Curry School of Education
The Curry School raised $68 million during the campaign, 23 percent over its goal of $55 million. In addition to funding for its new building, the Curry School received support to establish three interdisciplinary centers during the campaign: Youth-Nex, the Center for Advanced Study of Teaching and Learning in Higher Education, and the Center on Education Policy and Workforce Competitiveness. Donor support also enabled the establishment of the Sheila C. Johnson Center for Human Services, which unites four renowned evaluation and treatment clinics; created nine new scholarships and fellowships; and provided more than $20 million for faculty and program support, including funding for research and innovative initiatives such as the Children’s Learning Clinic addressing ADHD, the Center for Contemplative Sciences and the Young Women Leaders Program.
Completed in 2010, the Curry School’s $37.4 million, 65,000-square-foot world-class facility was financed primarily with private gifts, including the largest gift in school history, $23 million from Daniel M. Myers. The building doubled the school’s working space and united programs and people from across the Grounds and Charlottesville. The facility fosters collaboration, interaction and the sharing of ideas, and links the school to the University community and other partners.
One of three interdisciplinary centers established at the Curry School during the campaign, Youth-Nex: The Center to Promote Effective Youth Development designs and evaluates school- and community-based programs intended to improve the health, well-being, civic engagement and academic achievement of adolescents. The center also aims to prevent youth problems such as violence, physical and mental health issues, substance abuse and school failure. The goal is to generate understanding about the most useful practices and policies in youth development.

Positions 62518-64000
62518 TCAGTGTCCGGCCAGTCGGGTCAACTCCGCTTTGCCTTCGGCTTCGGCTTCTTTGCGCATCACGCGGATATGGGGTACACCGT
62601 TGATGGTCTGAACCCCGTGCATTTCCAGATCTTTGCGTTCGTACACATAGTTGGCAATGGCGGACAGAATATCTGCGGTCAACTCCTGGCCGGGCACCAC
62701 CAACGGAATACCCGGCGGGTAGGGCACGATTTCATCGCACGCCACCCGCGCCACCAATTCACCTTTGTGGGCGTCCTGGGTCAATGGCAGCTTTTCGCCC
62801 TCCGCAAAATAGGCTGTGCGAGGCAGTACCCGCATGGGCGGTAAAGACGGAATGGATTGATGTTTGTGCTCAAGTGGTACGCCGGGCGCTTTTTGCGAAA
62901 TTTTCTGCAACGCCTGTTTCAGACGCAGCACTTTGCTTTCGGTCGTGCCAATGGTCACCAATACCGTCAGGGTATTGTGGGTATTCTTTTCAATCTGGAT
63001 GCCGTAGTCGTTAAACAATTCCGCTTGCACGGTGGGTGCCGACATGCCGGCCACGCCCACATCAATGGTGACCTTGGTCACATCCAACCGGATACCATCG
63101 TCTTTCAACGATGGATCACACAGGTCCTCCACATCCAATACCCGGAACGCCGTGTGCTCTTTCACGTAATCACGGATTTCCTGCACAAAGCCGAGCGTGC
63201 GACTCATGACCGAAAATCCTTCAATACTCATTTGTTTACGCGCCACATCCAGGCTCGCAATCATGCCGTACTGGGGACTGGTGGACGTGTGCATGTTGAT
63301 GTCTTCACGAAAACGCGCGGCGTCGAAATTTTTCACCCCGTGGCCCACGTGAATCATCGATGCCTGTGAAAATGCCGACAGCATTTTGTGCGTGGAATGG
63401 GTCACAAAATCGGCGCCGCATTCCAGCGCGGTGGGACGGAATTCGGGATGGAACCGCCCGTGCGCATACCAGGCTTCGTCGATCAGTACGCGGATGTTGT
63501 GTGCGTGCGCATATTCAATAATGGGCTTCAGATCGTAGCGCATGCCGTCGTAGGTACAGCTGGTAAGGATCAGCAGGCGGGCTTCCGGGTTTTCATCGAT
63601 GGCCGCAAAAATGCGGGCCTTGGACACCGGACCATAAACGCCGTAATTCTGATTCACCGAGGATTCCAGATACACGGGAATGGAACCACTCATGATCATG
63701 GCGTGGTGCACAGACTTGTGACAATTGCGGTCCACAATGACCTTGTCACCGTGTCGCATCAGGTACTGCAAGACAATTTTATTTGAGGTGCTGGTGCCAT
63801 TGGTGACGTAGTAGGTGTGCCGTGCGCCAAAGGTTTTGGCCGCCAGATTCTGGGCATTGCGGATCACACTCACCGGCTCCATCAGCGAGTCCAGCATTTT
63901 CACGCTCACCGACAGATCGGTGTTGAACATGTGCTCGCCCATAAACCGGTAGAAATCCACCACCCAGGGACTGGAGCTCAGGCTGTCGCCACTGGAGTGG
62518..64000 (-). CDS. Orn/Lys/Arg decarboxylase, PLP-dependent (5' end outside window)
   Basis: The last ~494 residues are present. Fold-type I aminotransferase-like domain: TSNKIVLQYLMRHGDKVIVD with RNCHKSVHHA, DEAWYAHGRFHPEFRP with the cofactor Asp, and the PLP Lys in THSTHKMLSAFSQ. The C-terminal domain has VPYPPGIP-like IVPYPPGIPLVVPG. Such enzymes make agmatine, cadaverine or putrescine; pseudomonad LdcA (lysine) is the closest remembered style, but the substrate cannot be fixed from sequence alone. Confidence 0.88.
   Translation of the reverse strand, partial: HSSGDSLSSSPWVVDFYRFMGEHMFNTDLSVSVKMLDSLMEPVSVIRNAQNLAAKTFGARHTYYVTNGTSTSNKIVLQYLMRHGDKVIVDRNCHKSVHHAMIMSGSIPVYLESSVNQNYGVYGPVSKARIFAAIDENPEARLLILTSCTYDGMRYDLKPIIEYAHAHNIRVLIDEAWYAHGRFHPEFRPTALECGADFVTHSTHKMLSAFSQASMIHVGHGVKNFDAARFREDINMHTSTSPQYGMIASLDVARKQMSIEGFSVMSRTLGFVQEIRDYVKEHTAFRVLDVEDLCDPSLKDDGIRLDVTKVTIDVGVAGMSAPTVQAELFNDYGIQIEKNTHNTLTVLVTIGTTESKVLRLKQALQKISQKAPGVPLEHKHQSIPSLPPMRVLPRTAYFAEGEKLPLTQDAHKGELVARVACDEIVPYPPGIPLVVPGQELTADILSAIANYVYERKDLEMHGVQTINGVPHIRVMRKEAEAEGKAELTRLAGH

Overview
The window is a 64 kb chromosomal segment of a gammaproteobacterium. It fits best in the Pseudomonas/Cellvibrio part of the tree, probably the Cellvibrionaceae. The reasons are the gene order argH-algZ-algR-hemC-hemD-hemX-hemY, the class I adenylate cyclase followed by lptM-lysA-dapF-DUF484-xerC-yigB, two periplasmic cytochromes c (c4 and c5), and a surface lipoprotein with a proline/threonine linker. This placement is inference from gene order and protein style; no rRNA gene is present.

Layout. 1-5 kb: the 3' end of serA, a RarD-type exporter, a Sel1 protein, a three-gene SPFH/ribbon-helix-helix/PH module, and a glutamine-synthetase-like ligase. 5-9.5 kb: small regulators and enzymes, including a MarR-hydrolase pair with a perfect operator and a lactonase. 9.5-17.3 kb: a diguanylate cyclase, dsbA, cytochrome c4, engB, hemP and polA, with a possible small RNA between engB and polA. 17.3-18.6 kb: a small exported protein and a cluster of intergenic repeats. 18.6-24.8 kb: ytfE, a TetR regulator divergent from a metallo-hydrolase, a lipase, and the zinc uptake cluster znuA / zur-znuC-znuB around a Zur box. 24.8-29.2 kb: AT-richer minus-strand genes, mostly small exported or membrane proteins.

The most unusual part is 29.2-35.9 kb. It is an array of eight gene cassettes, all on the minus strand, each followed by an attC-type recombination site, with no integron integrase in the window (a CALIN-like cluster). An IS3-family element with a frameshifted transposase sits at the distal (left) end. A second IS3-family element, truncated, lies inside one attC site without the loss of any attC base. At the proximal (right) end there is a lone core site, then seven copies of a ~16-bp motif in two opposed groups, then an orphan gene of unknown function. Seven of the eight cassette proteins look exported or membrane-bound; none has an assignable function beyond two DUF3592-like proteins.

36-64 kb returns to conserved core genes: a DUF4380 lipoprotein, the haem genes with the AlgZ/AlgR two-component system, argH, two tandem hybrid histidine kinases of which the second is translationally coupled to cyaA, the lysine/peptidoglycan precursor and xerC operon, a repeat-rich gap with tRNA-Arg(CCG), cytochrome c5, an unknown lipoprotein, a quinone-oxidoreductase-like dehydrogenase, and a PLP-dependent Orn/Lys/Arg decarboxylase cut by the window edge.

Gifts at Work
Children’s Learning Clinic Addresses Challenges in New Ways
The new Children’s Learning Clinic at the Curry School — which opened in 2013 thanks to a generous gift of $340,000 by Mark Galant (McIntire ’80) and Cindy Galant (Col ’80) — serves children ages 8-12 who are experiencing challenges with attention, impulsivity or hyperactivity. According to Cindy Galant, whose husband and adult son have both been diagnosed with ADHD, their gift — and the center it supports — fits in perfectly with the Curry School’s commitment to “seeking new and unconventional ways of addressing challenges in education.” The Galants’ gift allows the Children’s Learning Clinic to offer diagnosis and treatment as well as conduct research on factors that lead to success among children with learning and activity problems. Center Director Michael Kofler, a licensed clinical psychologist and assistant professor at the Curry School, believes children with ADHD can go from struggling to thriving. His research includes asking, “What potential and capacity might we be missing in children with ADHD by viewing their behavior only as negative?” The new clinic is housed in the Sheila C. Johnson Center for Human Services located in Bavaro Hall — also funded and built during the campaign.